Despite the fact there are an inordinate number of media players available, it is difficult to find one that is quite as well rounded as Windows Media Player; the application included as standard with Windows. Many other media players are either overloaded with features you will never use or stripped down to the point where the few extra features you are likely to use on a daily basis are missing.

Just recently, however, I was pointed in the direction of Spider Player, an application that is available via a free download at Admittedly this is just a music player and does not support videos files but focusing purely on audio allows it to excel in this area.

It offers a 32-bit sound processing irrespective of the specification of your sound card which should ensure a high quality of playback of all your audio files. The player also supports 5.1/7.1 surround as well as traditional stereo/mono audio files.

Standard features such as the ability to open individual files and create and save playlists are also included along with a wonderfully simple equalizer panel which is available at all times. This can be minimised if you should wish but this feature, along with the DSP effects manager allows you to customise the sound of the playback to your personal taste.

Along with supporting every conceivable file format, Spider Player will also allow you to convert existing audio files in to another format; for example to change a WAV file to a small MP3 file. This is provided in addition to the ability to rip tracks directly from a CD and then convert them in to a number of formats including MP3, WMA and OGG.

Direct access is provided to a number of Internet radio stations and can record up to five minutes of transmission to any one file (recording time is unlimited in the professional version).

While the standard design of the player is relatively pleasing as it is, the player is fully skinnable with a variety of designs available for free from the developer’s website. If you would rather personalise your own player, there is a skin development package available for download from the website.

Users who require the ability to play video may be best looking into downloading the excellent VLC Media Player, one of the many alternatives mentioned in Click over the years, or sticking with the faithful Windows Media Player. For those that are primarily concerned with music, Spider Player certainly comes highly recommended as although the claim “The Ultimate Music Player” may seem rather grandiose it certainly comes with all the features I could hope for without any of the chaff I would have previously tolerated.


About the Author - Chris Holgate works for Refresh Cartridges who supply a wide range of printer cartridges at the UK’s lowest prices.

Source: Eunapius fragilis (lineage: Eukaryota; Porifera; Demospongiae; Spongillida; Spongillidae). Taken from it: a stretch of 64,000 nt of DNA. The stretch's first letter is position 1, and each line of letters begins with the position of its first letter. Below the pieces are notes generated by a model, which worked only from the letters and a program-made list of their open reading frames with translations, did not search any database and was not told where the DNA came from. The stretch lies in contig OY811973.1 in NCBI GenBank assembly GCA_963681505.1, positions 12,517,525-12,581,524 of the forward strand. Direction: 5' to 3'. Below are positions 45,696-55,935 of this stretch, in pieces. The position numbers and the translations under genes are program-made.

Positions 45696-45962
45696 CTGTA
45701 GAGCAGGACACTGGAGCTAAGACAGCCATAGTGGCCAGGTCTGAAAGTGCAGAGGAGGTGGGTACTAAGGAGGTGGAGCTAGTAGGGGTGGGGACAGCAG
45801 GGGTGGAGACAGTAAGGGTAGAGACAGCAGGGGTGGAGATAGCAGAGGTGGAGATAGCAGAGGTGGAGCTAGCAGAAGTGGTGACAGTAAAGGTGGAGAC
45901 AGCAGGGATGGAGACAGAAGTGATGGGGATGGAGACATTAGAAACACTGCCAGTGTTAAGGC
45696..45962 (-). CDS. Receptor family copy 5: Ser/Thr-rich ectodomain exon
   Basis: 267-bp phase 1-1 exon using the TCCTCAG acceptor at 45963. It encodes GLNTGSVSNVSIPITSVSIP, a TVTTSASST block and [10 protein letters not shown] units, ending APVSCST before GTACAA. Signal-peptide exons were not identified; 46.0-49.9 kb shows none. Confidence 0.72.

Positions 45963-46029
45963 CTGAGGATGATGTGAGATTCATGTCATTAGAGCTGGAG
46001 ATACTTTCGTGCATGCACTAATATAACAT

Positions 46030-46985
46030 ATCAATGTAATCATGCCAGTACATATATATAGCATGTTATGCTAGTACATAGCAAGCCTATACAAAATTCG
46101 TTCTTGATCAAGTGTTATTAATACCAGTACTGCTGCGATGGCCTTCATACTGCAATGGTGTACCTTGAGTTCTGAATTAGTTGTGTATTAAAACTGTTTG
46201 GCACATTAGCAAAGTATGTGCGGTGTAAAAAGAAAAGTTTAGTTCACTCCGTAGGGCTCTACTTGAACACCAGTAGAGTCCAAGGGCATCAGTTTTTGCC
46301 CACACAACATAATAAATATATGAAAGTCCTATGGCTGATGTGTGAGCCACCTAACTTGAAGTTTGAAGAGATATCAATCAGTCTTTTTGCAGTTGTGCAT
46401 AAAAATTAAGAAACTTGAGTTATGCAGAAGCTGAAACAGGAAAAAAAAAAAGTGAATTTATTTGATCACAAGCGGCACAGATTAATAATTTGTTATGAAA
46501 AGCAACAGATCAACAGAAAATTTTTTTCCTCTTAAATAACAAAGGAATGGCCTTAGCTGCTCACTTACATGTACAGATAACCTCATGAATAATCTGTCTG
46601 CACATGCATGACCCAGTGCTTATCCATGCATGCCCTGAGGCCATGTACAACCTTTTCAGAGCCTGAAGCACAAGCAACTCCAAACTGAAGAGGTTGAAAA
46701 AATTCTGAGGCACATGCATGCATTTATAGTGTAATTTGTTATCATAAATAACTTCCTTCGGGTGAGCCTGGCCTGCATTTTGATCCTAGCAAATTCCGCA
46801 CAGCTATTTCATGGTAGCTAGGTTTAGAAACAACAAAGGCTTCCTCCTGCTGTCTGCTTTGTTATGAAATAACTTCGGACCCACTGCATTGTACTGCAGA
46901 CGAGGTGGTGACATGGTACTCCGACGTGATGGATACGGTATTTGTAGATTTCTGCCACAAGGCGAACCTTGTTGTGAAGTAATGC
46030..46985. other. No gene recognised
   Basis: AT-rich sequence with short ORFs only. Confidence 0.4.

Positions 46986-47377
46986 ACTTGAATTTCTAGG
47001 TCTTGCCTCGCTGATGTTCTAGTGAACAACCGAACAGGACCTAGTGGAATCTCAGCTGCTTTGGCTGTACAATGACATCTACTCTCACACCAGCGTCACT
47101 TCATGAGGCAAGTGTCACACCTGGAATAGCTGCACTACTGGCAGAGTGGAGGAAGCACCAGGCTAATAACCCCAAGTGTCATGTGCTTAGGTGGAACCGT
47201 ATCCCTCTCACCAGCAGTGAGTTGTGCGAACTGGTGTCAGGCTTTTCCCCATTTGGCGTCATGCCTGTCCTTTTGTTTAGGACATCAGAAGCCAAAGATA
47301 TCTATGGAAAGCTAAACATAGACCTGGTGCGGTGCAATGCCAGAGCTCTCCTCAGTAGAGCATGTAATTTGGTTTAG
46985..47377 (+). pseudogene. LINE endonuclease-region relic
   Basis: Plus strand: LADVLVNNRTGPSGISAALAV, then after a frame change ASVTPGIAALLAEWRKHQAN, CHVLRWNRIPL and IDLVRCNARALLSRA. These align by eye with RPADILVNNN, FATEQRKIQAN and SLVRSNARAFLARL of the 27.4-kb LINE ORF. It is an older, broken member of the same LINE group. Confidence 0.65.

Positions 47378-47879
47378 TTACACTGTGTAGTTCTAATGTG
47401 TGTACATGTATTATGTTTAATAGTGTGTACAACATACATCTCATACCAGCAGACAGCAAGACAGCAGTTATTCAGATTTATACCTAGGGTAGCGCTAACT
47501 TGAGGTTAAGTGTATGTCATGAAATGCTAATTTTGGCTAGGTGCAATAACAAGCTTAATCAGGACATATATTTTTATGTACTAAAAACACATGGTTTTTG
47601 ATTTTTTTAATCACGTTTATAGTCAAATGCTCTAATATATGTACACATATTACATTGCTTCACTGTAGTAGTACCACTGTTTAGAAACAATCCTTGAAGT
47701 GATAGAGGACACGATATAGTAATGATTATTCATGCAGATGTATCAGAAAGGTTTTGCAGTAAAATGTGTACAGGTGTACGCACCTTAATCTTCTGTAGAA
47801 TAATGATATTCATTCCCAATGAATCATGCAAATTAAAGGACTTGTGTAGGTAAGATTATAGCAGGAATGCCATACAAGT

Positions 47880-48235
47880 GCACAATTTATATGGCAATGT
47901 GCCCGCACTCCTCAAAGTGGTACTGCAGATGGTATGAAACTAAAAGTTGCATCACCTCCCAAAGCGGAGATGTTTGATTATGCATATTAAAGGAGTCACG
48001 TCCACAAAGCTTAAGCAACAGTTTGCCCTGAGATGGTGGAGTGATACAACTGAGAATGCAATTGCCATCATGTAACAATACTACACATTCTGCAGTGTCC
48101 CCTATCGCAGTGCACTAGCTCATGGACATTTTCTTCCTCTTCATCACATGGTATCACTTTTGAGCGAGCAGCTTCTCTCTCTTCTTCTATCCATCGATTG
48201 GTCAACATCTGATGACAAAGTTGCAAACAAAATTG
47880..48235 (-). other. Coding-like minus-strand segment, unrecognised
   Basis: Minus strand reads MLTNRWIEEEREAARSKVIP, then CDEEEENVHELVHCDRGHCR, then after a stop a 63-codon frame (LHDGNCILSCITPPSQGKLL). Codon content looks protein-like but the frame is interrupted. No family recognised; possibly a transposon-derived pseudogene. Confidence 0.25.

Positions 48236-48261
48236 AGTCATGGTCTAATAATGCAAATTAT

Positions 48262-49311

Windows 7 Hidden Gems - Additional functionality


I’ve been living with Windows 7 for a good few months now and in that time have discovered a couple of little ‘hidden gems’ which I wanted to share with you:

Aero Shake
In Windows 7, when you click on the title bar of any window and shake it every other open window gets minimised straight back in to your taskbar, reducing clutter on your screen. This allows you to focus on the one window and then when ready shake it again and the other windows will reappear.

There are additional Aero user interface related features which make a welcome debut. These include Aero Peek which allows you to immediately see what’s going on in an application just by hovering over the icon in the task bar and Aero Snap which quickly allows you to rearrange your desktop by slamming any open window against the left, right or top side of your screen; try it!

Sticky Notes
Proof, if needed, that some of the simplest applications make the largest differences to the end user experience. One of the most commonly used applications on my PC used to be the incredibly simple ‘notepad’ as I find that my working life works a lot better if I simplify everything down in to lists.

Rather than jotting notes on random pieces of paper that will almost certainly get lost throughout the day I used to dump everything in notepad and ensure that every line was eventually cleared so I was left with a blank page before I went home.

Sticky notes have a similar application. To get started click on the start menu and type in ‘sticky’ and begin typing tasks for the day or things to remember in to little post it notes that stick to your screen. When complete either close or minimise the application to get back to the job in hand, safe in the knowledge that once Sticky Notes are reopened, these tasks will reappear exactly as you left them. When a task has been completed or the note simply isn’t needed, it can be deleted with one click of the mouse.